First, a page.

Some consecutive sentences can result in a term of imprisonment that exceeds the span of any human life. The following example illustrates how even parole-eligible sentences can effectively become life sentences without any practical possibility of parole.

Predatory former USA Gymnastics team doctor Larry Nassar was sentenced to consecutive state and federal sentences for sexual abuse and child pornography offenses. He is, technically, able to apply for parole under his sentencing terms. However, he won’t become eligible until 2117, which means that he’ll have to serve 100 years total before he can apply for release.

How Long Is a Life Sentence When Multiple Life Sentences Are Ordered?

Not every criminal defendant is accused of a single crime. When an individual is convicted of multiple felonies, such as the murder of multiple people at once, they may be subjected to multiple life sentences. Their sentencing may be handed down as concurrent or consecutive life sentences. While sentencing someone to multiple life sentences to be served consecutively seems counterintuitive (as the defendant only has one life to serve in prison), this sentencing structure is meant to honor the need for justice on behalf of each victim and to hold the offender explicitly accountable for each crime they’ve committed.

How Often Are Americans Sentenced to Life in Prison?

While relatively few convicted felons are sentenced to life in prison or “de facto” life sentences at the federal level, life sentences and de facto life sentences are strikingly common in state courts. A de facto life sentence is one that, while not technically a term of imprisonment for life, is so lengthy that it effectively becomes a life sentence for the defendant. For example, if a 30-year-old is sentenced to 85 years in prison, they won’t be walking free again unless they’re paroled, pardoned, or granted a commutation.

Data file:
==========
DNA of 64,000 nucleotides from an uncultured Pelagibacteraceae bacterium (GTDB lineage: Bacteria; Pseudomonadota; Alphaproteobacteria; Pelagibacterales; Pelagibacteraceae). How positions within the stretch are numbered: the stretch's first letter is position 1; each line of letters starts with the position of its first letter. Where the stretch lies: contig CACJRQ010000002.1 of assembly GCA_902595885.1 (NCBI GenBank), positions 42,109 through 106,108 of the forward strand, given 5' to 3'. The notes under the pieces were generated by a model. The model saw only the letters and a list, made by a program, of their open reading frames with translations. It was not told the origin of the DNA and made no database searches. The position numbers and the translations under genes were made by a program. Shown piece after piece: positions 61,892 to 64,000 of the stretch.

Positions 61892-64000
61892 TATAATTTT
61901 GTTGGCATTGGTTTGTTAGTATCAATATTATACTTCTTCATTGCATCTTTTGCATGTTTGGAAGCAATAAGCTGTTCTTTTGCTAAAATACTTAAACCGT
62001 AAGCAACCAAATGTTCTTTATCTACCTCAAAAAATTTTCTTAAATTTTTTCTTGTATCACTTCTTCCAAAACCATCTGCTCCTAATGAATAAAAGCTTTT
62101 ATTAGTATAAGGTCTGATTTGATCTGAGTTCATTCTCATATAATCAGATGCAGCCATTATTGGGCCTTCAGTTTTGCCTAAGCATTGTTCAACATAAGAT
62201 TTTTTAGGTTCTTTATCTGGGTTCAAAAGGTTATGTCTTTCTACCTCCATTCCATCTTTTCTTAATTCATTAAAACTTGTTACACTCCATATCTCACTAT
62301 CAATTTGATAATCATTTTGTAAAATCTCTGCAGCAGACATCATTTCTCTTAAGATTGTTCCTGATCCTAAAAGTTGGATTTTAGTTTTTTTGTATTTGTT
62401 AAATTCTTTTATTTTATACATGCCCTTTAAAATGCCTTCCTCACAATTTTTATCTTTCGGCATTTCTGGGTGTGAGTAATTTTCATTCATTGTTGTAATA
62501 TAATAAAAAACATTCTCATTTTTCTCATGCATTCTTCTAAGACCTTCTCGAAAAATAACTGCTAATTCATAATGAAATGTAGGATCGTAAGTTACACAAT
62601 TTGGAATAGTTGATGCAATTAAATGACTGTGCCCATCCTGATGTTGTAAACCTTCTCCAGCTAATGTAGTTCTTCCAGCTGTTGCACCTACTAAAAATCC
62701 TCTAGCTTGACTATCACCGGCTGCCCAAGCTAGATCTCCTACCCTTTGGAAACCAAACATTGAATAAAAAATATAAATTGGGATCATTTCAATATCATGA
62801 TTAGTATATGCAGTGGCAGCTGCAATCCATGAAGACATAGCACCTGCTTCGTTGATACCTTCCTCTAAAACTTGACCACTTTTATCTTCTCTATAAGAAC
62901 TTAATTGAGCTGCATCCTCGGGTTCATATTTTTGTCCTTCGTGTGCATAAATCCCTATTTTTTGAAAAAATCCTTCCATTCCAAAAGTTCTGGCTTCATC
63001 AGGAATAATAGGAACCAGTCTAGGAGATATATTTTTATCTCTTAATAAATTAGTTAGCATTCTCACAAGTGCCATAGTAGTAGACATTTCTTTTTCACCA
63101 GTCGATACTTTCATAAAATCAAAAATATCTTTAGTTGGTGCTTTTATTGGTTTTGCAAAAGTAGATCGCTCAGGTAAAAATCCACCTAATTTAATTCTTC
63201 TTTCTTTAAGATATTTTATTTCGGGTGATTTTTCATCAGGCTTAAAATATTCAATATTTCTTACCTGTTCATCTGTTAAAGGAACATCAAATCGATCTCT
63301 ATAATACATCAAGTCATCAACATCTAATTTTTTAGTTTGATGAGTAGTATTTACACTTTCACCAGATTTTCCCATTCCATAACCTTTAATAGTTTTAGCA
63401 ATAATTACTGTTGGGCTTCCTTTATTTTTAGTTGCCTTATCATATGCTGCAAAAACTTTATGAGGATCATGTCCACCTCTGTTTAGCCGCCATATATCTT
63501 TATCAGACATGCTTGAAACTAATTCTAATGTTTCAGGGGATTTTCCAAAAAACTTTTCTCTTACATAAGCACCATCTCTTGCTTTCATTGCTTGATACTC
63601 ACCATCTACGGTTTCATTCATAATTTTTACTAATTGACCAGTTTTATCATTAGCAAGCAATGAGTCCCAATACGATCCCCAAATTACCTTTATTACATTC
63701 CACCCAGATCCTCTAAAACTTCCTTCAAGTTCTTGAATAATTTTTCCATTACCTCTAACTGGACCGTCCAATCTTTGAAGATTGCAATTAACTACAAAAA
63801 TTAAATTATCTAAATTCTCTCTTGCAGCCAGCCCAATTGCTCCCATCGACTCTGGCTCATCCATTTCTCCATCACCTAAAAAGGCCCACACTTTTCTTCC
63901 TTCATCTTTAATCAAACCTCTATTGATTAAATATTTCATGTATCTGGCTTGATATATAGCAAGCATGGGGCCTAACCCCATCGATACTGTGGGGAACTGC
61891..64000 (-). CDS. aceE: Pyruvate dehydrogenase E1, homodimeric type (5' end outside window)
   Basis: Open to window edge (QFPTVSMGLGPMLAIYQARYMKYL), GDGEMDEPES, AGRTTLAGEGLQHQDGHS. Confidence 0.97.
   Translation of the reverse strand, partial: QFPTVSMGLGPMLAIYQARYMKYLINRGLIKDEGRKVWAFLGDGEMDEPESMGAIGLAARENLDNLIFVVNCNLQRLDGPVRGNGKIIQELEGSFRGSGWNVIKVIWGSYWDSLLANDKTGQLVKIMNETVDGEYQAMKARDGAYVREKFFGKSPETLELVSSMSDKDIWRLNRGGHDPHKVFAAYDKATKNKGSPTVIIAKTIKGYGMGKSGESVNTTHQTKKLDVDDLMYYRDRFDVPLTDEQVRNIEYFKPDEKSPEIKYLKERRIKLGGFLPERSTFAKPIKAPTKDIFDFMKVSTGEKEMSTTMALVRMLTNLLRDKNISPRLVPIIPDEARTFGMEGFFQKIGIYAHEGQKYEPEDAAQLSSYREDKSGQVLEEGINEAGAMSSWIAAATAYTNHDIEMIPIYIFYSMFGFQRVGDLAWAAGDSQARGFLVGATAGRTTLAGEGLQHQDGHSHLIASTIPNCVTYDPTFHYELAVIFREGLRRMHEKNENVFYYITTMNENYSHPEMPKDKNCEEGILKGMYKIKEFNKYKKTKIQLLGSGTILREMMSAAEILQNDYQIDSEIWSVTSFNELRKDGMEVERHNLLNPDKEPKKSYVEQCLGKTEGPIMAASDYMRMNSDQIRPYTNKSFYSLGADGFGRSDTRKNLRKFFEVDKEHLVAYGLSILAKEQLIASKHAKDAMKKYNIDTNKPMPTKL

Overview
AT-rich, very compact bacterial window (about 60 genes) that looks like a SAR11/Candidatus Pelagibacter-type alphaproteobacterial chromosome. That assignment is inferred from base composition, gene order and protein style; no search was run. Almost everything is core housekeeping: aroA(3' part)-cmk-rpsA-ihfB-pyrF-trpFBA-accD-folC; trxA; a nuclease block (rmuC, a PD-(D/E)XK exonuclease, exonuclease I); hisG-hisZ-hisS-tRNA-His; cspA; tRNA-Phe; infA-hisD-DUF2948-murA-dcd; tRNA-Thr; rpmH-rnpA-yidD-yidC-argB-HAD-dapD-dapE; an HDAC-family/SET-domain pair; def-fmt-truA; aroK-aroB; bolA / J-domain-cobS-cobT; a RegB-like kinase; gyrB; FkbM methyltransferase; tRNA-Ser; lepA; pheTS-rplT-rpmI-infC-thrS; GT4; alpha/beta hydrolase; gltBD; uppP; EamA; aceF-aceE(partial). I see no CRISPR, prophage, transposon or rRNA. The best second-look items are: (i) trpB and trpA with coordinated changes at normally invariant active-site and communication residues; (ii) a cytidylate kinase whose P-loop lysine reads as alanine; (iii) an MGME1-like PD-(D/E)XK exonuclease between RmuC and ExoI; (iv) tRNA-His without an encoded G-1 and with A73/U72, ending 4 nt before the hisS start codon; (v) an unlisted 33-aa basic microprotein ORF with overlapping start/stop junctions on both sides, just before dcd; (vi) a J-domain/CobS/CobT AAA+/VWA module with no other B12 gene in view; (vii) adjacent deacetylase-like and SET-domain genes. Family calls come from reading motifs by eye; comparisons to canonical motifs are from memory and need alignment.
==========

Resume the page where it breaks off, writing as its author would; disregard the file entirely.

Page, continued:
De facto life sentences are one more reason why answering the question “How long is a life sentence?” isn’t a straightforward endeavor. What is clear is that more and more people in the U.S. are being sentenced to life sentences.

One study released by The Sentencing Project found that one out of every seven people in U.S. prisons were serving life or virtual (de facto) life sentences. This statistic indicates that while relatively few federal inmates are serving life sentences, states are imprisoning individuals for life or for life on a de facto basis, at staggering rates.

How Long Is a Life Sentence in Your State?

The length of a life sentence can vary based upon whether the possibility of parole is available for a defendant. If you have additional questions about charges that you or a loved one is facing, schedule a free initial review of your case to learn more.


This article contains general legal information but does not constitute professional legal advice for your particular situation. The Law Dictionary is not a law firm, and this page does not create an attorney-client or legal adviser relationship. If you have specific questions, please consult a qualified attorney licensed in your jurisdiction.

Recent Criminal Law Articles